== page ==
On April 1, 1976, almost exactly 40 years ago now, Steve Jobs and Steve Wozniak started Apple in the garage of Jobs’ parents.
The garage has become a historic site and the center of tech mythology. Wozniak put some cold water on the mythology in his comments in this post.
Who would have thought at the time that 40 years hence, this little company would be the most valuable company on the planet, the icon of corporate America, and the company that would take on the U.S. government in a legal fight about encryption, and the U.S. public in understanding the subtleties of high tech and how it affects the war between good and evil?
Now some Americans vilify Apple for sympathizing with terrorists. Even Trump is trumpeting drivel about this. Apple has taken the fight to the public. My stand is fairly radical in favor of Apple.
Personal communications devices must be secure. To be secure they must be encrypted, and there can’t be any backdoors. Any software system that has any backdoors will automatically be open to anyone. Backdoors never work. All large government contracts our company holds explicitly disallow backdoors of any kind. Yes – “The Government,” our customers, require that there be no backdoor. However, here “The Government” is asking Apple to build a backdoor to 700 million iPhones it has sold over the years. It makes no sense.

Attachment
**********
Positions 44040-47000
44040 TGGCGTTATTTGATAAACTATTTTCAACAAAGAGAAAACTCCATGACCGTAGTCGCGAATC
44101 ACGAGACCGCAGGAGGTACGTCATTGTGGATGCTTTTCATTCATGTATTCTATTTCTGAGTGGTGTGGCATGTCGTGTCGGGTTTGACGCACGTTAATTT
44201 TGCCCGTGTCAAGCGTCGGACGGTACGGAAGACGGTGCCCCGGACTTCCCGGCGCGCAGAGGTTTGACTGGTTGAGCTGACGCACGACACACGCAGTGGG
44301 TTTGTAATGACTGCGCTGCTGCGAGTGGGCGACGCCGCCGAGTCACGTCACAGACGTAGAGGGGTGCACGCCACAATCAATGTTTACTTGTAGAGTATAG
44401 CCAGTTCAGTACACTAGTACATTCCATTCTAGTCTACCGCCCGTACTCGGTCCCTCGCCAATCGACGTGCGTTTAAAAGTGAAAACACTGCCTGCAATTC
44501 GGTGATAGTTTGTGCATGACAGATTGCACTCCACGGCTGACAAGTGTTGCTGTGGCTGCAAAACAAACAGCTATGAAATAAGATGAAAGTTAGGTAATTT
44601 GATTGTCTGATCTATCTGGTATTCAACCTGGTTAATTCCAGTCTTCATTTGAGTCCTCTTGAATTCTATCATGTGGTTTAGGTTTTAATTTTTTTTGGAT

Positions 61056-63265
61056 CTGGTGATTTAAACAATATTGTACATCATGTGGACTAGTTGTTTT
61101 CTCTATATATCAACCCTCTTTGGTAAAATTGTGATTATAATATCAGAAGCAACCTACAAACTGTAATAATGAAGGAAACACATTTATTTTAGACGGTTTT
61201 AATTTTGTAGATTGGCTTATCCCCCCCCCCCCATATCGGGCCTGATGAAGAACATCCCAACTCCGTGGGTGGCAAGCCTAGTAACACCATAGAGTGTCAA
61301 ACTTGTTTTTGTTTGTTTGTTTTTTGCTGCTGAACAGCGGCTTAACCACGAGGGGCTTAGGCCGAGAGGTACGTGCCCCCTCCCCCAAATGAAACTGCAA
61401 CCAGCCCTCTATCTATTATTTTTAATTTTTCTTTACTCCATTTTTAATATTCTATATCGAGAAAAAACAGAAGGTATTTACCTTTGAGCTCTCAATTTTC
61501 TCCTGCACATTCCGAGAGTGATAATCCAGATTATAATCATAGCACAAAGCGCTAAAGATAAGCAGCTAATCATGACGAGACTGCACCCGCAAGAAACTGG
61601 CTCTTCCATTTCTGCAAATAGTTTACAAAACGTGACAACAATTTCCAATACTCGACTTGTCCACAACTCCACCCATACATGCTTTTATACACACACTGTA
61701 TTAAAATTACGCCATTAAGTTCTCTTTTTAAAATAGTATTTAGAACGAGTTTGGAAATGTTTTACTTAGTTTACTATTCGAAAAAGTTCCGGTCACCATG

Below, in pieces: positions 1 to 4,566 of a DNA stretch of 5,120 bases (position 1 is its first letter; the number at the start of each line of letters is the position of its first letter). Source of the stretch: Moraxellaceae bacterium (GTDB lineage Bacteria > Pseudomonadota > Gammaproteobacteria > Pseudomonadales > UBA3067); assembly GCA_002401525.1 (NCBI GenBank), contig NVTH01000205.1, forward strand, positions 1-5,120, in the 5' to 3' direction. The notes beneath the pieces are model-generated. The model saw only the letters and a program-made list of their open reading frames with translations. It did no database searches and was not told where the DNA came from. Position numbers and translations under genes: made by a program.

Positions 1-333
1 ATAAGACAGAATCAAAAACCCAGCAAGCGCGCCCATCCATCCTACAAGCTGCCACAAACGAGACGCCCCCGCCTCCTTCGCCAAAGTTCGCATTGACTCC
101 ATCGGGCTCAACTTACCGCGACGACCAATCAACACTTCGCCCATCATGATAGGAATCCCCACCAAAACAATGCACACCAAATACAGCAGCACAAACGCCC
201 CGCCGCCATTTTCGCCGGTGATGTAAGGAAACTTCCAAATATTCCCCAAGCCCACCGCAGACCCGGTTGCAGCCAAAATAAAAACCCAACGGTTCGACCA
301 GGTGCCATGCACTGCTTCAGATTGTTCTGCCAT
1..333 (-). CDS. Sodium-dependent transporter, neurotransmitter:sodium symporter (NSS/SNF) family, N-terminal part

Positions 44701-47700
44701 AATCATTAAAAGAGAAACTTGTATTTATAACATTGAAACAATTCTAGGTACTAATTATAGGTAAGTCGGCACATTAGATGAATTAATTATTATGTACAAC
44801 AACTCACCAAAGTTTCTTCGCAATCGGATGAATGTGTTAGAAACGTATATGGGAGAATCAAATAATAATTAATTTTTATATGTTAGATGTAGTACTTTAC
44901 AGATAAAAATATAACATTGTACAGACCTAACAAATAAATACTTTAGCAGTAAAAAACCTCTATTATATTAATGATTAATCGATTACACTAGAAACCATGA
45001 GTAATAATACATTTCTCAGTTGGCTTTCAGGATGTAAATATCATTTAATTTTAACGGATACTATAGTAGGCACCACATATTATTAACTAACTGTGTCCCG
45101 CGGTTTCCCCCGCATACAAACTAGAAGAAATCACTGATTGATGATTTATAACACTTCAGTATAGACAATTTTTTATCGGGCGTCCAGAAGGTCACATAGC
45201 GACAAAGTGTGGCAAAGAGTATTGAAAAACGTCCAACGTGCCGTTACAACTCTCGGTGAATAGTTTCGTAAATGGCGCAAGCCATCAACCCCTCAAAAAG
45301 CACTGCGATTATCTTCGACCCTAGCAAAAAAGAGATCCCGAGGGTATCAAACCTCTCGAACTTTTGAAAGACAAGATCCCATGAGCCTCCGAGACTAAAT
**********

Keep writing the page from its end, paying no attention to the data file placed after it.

Sorry, one investigation into a case of terrorism does not warrant exposing 700 million users to intrusion by “bad guys.” Let’s make no mistake about this: The bad guys will get ahold of the backdoor quicker than you can blink.
Let’s put this into the perspective of the infamous debate about the Second Amendment. Encryption of my devices is my only defense against bad guys with backdoors. I have a right to that encryption, just as I have a right to own a gun to protect myself against bad guys with guns.
Think of secure encryption as your only defense against bad guys with software that want to steal your stuff. And then you might see the very important point that Apple is making.
Apple knows what it is doing, and apparently “The Government” does not. Would I trust “The Government” with the key to my valuables?
2 thoughts on “Apple vs. the U.S. Government and the Second Amendment”
I, too, stand with Apple. How quickly America is turning into the countries it hates and bomb. If Apple and stop this even for a moment, it must.
I know. We are doing to our own citizens what we “don’t stand for” in other countries. Perhaps not to the same degree yet, but if we allow Cruz’s theocracy to take hold, be assured that we will.